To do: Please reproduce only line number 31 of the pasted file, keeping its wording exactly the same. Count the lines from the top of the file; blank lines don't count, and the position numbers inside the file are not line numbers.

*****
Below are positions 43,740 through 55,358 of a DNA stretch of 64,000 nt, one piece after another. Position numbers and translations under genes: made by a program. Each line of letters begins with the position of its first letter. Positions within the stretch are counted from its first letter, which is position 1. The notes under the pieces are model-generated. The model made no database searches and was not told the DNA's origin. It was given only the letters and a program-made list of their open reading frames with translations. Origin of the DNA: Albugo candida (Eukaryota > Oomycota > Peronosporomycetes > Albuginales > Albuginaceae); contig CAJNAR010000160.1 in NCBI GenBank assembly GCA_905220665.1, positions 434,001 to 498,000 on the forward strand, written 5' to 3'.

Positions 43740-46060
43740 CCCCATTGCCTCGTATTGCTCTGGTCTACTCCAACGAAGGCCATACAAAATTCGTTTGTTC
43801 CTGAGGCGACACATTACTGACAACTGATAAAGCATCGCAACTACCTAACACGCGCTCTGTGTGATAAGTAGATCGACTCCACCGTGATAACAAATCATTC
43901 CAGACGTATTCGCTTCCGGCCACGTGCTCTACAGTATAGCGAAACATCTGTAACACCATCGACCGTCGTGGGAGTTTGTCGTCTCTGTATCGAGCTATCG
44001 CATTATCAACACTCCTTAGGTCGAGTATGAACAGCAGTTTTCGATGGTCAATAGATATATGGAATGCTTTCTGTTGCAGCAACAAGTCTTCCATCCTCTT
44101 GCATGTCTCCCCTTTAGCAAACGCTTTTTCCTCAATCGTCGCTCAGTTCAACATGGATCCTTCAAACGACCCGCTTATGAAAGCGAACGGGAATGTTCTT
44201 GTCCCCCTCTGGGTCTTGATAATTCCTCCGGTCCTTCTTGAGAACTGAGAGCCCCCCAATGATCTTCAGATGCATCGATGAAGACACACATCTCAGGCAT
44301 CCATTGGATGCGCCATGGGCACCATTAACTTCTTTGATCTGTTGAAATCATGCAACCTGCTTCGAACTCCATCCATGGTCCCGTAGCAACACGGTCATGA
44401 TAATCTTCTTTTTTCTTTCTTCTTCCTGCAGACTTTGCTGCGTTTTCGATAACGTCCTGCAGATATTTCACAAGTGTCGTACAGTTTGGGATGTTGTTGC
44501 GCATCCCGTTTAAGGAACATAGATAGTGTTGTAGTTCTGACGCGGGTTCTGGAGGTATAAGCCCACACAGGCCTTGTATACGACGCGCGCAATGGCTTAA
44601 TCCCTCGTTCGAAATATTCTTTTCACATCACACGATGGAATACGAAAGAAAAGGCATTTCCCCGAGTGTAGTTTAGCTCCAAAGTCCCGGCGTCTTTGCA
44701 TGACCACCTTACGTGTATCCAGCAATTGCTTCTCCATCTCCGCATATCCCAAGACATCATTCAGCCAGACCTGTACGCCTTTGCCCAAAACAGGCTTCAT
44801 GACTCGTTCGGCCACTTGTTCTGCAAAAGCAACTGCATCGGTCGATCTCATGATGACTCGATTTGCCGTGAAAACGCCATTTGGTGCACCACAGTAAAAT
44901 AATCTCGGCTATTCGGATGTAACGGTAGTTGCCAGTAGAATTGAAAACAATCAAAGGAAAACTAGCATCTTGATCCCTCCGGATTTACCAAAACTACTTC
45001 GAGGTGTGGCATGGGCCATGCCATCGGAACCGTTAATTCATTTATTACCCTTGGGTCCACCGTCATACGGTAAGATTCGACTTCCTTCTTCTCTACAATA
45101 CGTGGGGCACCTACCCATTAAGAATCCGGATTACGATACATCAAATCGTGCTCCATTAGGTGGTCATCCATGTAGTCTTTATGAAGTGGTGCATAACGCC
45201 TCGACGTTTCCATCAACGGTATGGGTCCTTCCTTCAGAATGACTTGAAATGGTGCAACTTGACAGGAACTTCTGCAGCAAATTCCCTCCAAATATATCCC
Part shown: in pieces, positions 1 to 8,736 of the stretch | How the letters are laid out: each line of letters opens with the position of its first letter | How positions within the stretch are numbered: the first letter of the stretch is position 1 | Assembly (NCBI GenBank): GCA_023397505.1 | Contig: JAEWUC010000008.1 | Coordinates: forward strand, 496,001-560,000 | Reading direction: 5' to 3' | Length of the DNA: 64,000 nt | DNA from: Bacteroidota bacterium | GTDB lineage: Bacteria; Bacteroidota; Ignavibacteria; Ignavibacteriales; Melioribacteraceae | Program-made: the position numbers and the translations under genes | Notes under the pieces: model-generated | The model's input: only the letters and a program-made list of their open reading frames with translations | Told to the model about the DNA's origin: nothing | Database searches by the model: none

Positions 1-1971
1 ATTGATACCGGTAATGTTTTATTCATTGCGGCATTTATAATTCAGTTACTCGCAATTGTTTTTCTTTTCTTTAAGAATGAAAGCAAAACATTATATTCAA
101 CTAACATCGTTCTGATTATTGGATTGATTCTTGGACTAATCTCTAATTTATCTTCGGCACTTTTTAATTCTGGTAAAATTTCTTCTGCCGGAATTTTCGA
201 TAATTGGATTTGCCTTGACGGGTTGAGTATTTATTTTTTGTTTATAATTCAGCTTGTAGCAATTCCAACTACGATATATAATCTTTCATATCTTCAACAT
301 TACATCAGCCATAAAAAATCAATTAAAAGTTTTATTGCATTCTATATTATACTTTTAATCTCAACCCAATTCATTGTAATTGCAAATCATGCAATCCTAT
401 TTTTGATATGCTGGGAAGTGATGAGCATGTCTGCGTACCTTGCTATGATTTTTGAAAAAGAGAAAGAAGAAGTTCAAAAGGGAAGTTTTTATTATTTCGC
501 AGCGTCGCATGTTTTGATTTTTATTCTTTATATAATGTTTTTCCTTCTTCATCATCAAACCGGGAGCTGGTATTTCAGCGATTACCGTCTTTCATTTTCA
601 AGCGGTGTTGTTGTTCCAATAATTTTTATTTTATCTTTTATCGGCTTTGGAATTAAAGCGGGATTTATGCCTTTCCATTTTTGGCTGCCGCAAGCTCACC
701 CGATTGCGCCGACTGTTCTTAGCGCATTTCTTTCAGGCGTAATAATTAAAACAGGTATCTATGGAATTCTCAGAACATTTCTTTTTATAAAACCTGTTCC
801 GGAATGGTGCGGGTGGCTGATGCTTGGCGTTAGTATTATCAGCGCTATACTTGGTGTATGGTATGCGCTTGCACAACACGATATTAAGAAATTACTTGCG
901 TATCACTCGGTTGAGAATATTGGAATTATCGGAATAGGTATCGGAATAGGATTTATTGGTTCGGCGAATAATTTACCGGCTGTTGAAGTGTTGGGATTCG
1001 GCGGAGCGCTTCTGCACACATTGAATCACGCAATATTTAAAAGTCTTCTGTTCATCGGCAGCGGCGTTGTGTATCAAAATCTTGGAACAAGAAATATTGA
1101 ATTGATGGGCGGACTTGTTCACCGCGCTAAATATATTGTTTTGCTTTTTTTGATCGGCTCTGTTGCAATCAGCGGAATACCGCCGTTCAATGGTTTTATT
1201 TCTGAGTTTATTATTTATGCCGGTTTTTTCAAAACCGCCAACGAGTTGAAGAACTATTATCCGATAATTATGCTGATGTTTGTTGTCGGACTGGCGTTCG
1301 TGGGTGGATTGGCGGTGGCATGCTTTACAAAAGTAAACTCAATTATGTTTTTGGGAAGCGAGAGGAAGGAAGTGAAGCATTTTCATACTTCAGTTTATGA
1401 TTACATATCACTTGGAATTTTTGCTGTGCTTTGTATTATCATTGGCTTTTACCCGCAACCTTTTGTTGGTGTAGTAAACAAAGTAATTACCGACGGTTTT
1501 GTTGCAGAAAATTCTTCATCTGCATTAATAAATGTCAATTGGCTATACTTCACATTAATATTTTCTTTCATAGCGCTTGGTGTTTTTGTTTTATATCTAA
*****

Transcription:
1001 GCGGAGCGCTTCTGCACACATTGAATCACGCAATATTTAAAAGTCTTCTGTTCATCGGCAGCGGCGTTGTGTATCAAAATCTTGGAACAAGAAATATTGA